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Published on October 12th, 2007 | by Stephanie Evans

What are the Disadvantages of Solar Power?

The major disadvantage of solar power or solar energy is the cost of
the photovoltaic panels.  The location of your home in relation to
sunlight, how many hours per day of sun you receive, and the amount of
energy you use monthly determines the size of the photovoltaic panels.
Estimates range between $7–10 per square foot for photovoltaic panels.

The average price for a home is typically around $20,000 and can be
much higher. Ahead-of-the-curve companies are starting to provide more
reasonably priced options, as they see the value in making solar home
energy affordable and available to wide range of the public.
Local and state governments are working hard to help offset high costs with subsidies, tax breaks, and tax credits.  However, the average cost remains relatively high—a home with solar panels is going to pay around 30 cents per Kilowatt hour after you factor in the cost of the solar panels, compared to a home on the electrical grid that pays around 9.5 cents per kilowatt hour.  As you can see, photovoltaic panels cost three times as much per kilowatt hour.

Another disadvantage of solar power is the fact we do not have the technology to use solar panels effectively in places without ample sunshine.  Most of us don’t live in sunny places like Florida, Hawaii, or portions of California.  The majority of people live in areas that are seasonal and when daylight hours are shorter, the amount of energy solar power panels can produce is limited or nonexistent.  Without the sun, solar panels are useless because there is no “solar power.”

There are ideas floating around about building solar power towers.  These solar power towers would work much in the same way our current electricity producing plants work today.  They would be in a centralized locale and provide energy to the surrounding area.  Unfortunately, the idea is still in its early stages and the projected cost is extremely high.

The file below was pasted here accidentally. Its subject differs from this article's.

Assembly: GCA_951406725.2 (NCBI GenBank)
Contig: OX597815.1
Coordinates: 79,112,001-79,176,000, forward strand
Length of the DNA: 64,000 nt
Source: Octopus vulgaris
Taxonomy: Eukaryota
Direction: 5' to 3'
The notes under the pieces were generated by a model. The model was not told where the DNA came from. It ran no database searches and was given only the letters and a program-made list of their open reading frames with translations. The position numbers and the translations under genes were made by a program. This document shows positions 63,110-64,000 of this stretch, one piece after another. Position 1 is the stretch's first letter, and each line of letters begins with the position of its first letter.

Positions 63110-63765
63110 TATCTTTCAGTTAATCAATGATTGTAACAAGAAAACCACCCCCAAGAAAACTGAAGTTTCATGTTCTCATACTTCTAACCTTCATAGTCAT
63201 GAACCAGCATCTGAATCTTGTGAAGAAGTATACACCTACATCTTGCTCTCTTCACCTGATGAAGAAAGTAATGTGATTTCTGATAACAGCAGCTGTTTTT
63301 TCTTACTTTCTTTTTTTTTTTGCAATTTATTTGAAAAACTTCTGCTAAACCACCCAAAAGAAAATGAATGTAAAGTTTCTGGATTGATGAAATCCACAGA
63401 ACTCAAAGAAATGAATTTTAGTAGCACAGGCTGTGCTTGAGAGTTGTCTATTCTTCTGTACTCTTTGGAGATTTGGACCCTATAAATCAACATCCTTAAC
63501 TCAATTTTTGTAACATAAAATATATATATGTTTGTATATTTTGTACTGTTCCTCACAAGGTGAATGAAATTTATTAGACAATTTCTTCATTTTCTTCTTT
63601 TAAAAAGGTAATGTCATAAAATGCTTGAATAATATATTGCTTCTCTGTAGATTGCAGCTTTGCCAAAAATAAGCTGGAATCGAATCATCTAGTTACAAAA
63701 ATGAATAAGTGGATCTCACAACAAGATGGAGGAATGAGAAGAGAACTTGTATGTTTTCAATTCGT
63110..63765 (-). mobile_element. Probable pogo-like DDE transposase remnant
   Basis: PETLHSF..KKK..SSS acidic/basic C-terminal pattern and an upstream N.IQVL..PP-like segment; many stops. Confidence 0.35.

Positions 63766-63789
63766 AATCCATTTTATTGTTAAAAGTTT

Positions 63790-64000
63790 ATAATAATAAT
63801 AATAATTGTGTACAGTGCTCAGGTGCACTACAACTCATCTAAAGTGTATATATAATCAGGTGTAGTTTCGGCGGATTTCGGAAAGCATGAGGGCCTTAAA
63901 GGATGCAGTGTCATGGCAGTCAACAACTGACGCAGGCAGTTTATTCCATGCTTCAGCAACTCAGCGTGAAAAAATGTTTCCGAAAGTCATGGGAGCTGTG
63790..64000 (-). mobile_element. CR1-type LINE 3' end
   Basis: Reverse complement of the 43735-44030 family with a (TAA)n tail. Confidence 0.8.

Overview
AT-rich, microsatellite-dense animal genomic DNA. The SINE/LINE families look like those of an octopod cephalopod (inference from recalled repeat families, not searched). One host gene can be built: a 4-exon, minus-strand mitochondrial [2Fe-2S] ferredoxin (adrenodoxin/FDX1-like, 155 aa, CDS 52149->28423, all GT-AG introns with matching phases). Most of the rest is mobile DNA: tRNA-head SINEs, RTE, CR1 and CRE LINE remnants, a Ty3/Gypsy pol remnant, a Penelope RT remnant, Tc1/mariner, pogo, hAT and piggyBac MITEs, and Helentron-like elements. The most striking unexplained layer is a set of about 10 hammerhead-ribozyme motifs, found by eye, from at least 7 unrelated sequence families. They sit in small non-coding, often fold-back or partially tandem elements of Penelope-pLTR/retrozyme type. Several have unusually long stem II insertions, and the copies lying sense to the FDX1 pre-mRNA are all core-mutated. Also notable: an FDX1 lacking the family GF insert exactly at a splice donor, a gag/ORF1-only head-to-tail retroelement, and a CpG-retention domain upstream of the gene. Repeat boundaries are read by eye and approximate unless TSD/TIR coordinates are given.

Although the disadvantages of solar energy are undeniable at this point, there is ample reason to have hope for the future.  The interest in alternative energy and specifically solar energy is growing, and as more people demand this technology, the more that funding and research will increase.

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16 Responses to What are the Disadvantages of Solar Power?

  1. Guest says:

    you dont really list a lot of disadvantages tou just list cost and that is pretty much it and i am sure there are way more disadvantages!

  2. Editors says:

    Eds: New items added — thanks for the comment.

  3. Guest says:

    The one disadvantage that is not fully understood (and often forgotten), is what will happen when solar panels need to be replaced due to “wearing out”. There is not yet a definitive expectation for the useful lifespan of a solar panel, but when they are no longer able to produce energy, how will we discard them? They are made of some seriously heavy metals, which would be extremely pollutant to landfills, etc. This issue obviously is not as contentious as nuclear power waste, but it should be a consideration when making the decision to begin using solar panels.

  4. Guest says:

    I actually never considered that disadvantage. I suppose people would do with it whatever they do with other things that wear out, like broken TVs and dysfunctional radios. Probably reuse some of the parts and the rest would end up in the dump. That’s something to consider. Perhaps someone will come up with a way to recycle the material.

  5. Guest says:

    I think the advantages certainly outrun the disadvantages and once technology goes even further the disadvantages will be easier to combat

  6. Yellowbird says: